The change did Naik good. In 1992, the year he joined the centre, he created the 'Prabha foot'. The lightweight (2 kg), low-cost (Rs 4,200) artificial leg with a foldable knee and mobile foot altered the destiny of 16,000 earthquake victims in 2001, for which he received the Red & White Bravery Award for Social Courage. In 1999, Naik devel-oped the 'myoelectric hand', an artificial hand that functions like a normal one with the help of an electronic network that replaces the nerves that pass messages to the brain-it's popularly known as 'Miracle Hand' and won him the Dr Vikram Sarabhai Young Scientist Award. Also in 1999 came the brace for osteoarthritis. He received patents for the three technologies in 1997, 2003 and 2005 respectively.

Today, with the help of around 30 NGOs across the country, Naik is putting the brace to good use. Last year, an NRI offered to buy the technology, but Naik refused. "The brace is custom-made," he explains. "The technology has given jobs to more than 100 technicians working at PNR Society for Relief and Rehabilitation of the Disabled in Bhavnagar. Also, it costs Rs 2,100; Rs 2,000 for the brace and Rs 100 as registration fee for the camp. I don't earn any profit from it and I don't want someone to sell it for more than it is worth." Dr Mangal Parihar, orthopaedic surgeon at Wockhardt Hospital in Mumbai, agrees with Naik. "That's how the Jaipur foot has remained so effective. But it is only a techno-logy that buys time. It cannot change the shape of your bone. After all, if you are fat you can either burn off calories, or wear a corset when you go out."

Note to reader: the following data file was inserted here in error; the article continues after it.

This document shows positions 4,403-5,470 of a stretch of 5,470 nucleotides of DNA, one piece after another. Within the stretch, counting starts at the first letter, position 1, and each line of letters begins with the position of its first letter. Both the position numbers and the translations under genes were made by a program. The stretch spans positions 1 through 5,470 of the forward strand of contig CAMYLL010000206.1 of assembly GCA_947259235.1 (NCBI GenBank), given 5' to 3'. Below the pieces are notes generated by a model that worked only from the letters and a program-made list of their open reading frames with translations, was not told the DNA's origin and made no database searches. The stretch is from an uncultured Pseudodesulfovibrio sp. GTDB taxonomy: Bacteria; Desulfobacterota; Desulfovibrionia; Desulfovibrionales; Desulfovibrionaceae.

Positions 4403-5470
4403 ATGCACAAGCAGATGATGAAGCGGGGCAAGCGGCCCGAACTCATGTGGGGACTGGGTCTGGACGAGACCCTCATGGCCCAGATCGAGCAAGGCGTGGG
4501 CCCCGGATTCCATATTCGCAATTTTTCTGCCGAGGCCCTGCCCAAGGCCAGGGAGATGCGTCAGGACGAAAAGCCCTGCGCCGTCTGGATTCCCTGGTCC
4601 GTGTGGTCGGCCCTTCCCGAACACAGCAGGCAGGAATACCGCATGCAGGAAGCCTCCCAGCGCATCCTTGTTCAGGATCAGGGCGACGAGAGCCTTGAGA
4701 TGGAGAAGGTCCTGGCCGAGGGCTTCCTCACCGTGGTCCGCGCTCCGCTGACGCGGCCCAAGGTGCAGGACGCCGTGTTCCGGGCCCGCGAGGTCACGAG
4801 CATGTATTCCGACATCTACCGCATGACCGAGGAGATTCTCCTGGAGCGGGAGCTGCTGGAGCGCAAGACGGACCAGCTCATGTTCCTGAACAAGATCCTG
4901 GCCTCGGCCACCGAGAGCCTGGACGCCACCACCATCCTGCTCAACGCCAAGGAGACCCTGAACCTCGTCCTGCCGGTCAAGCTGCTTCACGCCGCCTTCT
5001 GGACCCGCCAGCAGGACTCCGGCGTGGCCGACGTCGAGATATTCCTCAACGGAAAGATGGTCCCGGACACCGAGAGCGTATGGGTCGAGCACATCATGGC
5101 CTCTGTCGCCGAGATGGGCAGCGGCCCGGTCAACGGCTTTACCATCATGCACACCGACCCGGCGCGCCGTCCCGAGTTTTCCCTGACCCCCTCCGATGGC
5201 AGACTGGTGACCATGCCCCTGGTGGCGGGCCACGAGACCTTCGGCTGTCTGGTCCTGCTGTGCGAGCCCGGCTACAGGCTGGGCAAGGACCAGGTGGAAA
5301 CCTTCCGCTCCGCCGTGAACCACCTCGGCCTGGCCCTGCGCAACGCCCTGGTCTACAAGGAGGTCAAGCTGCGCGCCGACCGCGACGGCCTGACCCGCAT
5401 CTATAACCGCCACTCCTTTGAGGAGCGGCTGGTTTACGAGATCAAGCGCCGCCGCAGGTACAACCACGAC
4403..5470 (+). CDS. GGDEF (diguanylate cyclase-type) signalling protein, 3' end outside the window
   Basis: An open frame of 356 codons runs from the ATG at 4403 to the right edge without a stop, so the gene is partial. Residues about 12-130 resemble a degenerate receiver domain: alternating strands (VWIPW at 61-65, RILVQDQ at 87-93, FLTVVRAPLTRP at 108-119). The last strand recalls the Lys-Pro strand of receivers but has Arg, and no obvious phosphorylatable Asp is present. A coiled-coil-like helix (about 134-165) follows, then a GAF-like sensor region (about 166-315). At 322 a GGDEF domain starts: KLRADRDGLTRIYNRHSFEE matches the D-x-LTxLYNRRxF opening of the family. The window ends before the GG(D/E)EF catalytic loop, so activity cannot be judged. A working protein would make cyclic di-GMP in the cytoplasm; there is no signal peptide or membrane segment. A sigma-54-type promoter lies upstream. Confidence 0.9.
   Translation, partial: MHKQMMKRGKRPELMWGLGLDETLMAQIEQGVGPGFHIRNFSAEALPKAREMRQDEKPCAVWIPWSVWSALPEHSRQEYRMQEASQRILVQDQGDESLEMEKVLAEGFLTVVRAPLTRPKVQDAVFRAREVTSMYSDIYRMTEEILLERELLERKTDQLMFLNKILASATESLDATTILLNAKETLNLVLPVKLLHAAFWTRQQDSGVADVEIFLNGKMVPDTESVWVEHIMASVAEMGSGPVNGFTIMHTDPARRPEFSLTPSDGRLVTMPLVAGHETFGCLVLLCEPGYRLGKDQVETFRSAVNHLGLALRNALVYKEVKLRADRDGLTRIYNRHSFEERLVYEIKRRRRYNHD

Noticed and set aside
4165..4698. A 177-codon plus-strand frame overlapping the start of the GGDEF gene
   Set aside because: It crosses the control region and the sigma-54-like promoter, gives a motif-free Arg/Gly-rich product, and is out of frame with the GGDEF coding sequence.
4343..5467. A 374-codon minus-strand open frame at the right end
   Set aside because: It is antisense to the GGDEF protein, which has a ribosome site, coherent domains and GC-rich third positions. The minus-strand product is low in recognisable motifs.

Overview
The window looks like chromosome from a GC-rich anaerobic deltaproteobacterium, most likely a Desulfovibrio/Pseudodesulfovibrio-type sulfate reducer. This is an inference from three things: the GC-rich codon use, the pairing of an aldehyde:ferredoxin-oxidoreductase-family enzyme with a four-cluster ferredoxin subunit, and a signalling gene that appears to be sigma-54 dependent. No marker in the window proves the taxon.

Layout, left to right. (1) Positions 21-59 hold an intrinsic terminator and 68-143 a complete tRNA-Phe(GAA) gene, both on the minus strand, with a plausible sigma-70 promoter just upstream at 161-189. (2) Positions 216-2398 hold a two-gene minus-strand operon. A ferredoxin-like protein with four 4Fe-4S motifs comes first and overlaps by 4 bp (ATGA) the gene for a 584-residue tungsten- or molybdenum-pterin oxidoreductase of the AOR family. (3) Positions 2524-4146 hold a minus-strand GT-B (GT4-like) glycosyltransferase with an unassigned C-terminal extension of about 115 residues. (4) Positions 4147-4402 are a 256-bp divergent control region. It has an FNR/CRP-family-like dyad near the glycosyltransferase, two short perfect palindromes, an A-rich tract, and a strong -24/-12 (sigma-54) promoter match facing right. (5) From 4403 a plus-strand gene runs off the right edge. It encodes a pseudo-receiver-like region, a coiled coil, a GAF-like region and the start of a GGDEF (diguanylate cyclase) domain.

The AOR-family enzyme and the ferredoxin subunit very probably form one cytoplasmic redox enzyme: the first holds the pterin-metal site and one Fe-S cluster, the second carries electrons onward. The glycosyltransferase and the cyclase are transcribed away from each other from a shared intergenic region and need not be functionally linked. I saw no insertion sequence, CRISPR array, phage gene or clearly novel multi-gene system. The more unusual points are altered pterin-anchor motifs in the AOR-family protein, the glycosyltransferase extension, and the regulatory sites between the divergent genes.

For his part, Dr Nandu Laud thinks Naik is getting emotional about his science. "He cannot possibly manufacture 30 million braces for India's arthritic in his factory in Bhavnagar," he says. "So he should sell it to those who will keep a check on its cost. Otherwise, his work will die with him and the world will not even know about it. We should learn from the Japanese-even if they sell milk they think global."

But Naik will not relent. He wants to keep the technology. And though profit is not his motive, he doesn't want to give it away for free either. Colonel (Retd) Kishan Sud, the chief trustee of Sukhad Sandhya, says, "Initially, I wanted to host the camp for free, but the doctor cautioned me against offering freebies as not even the poorest people understand the worth of anything that comes for free." Sud is one of Naik's many patrons. Suffering from osteoarthritis himself, he met Naik in 2003 at a Bangalore camp. Since then, he regularly organises a camp at the day-care.

While Naik doesn't mind travelling every fortnight to a new city, he regrets not being with his family when it counted. "In the past 13 years my wife has asked me only once to come home, after the earthquake in Gujarat," he remembers. "Our building was severely damaged and she was unwell and unable to take care of the boys. But I refused as I was busy treating earthquake victims. Sometimes I wish I could go back in time and rush to her side. She didn't complain and I didn't tell her how much she means to me. I think I will tell her now."

Dr Vijay Naik can be contacted at PNR Society for Relief and Rehabilitation of the Disabled, 53, Vidyanagar, Bhavnagar, 364002, Gujarat; Tel: 0278-2525779;

Featured in Harmony Magazine
February 2006